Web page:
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Tuesday, September 14, 1999 Published at 22:38 GMT 23:38 UK


World: Europe

Greek antiquities found in Florida

Heading home: A marble head of Dionysus from the Roman period

A hoard of priceless ancient artefacts stolen from a museum in Greece nine years ago have turned up in Florida.

Most of the 270 items, including the rare marble head of a statue dating from 470 BC, were stolen from the Corinth Archaeological Museum in April 1990.


[ image: The artefacts included this vessel dating back to the 6th Century BC]
The artefacts included this vessel dating back to the 6th Century BC
Acting on a tip-off last week, police found the antiquities wrapped in plastic and hidden in fish crates in a storage area in Miami.

Greek archaeologists were quickly sent to identify them.

"It was one of the biggest, if not the biggest antiquities thefts," said Greek Culture Minister Elisavet Papazoi. "We are happy that they were found in good condition, and they will soon be back in Greece."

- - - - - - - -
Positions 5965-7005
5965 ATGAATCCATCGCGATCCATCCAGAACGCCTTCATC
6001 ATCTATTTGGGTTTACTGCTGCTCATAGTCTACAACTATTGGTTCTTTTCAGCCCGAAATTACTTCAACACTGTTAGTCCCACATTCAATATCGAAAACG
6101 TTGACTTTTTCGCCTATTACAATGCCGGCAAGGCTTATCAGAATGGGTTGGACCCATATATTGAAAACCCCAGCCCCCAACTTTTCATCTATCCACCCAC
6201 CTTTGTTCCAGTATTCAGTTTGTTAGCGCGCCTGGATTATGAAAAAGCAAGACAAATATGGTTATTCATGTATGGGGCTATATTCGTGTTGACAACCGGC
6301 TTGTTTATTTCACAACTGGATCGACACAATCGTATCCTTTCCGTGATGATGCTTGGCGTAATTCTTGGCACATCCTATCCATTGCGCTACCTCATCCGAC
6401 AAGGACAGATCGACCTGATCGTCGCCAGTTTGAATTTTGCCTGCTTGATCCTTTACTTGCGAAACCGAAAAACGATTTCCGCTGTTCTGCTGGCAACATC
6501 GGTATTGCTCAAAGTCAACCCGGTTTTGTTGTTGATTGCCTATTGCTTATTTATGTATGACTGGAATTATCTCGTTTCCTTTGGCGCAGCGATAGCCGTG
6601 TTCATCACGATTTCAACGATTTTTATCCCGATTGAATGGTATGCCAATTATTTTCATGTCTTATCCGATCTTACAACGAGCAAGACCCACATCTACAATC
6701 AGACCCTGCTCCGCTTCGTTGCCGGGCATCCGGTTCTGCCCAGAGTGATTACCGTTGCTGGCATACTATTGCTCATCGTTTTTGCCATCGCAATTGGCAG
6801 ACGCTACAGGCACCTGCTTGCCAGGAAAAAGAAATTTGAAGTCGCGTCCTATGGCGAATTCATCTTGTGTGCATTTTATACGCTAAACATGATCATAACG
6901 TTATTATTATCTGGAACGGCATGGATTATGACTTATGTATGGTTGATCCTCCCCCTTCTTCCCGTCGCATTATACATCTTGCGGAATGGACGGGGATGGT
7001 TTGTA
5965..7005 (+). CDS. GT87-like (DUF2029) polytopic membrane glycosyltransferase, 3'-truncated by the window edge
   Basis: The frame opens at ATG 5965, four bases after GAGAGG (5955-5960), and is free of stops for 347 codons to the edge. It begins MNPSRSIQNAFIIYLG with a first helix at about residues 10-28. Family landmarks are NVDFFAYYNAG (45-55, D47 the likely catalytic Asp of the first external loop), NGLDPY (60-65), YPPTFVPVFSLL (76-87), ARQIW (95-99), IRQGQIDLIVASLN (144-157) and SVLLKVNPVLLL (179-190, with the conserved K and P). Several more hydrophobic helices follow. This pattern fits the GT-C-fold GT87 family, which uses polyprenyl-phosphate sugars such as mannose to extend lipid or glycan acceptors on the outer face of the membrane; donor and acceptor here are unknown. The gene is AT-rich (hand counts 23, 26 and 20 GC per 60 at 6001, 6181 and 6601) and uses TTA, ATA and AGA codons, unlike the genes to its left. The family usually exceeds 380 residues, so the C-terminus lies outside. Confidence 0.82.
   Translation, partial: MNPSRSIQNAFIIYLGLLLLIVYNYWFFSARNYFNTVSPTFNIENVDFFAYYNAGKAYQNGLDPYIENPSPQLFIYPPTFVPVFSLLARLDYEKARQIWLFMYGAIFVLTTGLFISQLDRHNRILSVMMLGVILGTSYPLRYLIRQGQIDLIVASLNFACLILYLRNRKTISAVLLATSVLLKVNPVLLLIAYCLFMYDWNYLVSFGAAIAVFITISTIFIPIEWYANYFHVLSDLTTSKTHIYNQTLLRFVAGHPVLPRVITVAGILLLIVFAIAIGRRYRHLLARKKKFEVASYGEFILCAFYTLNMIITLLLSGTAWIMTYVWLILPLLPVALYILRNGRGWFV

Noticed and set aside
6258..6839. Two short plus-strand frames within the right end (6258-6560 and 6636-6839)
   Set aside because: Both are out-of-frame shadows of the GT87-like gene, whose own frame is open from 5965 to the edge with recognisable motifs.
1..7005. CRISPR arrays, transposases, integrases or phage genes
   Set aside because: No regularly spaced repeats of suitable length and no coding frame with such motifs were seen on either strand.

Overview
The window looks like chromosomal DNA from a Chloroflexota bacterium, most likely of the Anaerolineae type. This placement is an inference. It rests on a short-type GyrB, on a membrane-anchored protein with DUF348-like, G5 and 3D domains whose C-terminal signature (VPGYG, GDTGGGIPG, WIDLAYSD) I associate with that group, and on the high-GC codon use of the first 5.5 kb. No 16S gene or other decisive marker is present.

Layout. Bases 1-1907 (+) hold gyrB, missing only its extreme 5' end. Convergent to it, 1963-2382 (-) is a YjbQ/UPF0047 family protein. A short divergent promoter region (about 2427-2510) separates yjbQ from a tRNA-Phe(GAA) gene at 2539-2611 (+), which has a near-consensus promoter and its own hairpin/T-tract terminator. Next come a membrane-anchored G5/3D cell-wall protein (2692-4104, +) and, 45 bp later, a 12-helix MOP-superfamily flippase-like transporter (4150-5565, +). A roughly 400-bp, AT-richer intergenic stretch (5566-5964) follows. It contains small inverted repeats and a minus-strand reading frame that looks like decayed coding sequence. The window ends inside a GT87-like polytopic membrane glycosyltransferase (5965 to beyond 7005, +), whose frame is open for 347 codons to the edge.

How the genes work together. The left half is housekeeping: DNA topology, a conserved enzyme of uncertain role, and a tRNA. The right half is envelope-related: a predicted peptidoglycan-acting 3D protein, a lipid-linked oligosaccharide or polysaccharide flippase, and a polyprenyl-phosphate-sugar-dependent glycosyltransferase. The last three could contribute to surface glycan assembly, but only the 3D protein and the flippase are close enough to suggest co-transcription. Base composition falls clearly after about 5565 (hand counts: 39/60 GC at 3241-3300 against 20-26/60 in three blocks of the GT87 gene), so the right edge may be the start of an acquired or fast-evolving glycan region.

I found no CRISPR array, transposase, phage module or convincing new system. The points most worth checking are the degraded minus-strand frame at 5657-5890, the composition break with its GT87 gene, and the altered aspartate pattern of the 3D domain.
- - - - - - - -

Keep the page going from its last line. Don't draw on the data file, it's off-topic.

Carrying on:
She said the biggest clue came when a piece of stolen pottery surfaced in a New York gallery. The owner apparently did not realise it had been stolen.

No burglar alarm

Most of the pottery and sculptures had been unearthed in Corinth by the American School of Classical Studies since 1896.

Only three Roman heads are missing from the stolen items and most are in good condition, said Lina Mendoni, president of the National Archaeological Council.

The original theft had raised questions at the time about security at museums around Greece.

Four hooded robbers had attacked a night watchman and emptied the Classical and Roman halls.

The Corinth museum, like most others at the time, did not have a burglar alarm.

"It now has an alarm system," Minister Papazoi said. "We now have 28 guards in Corinth."



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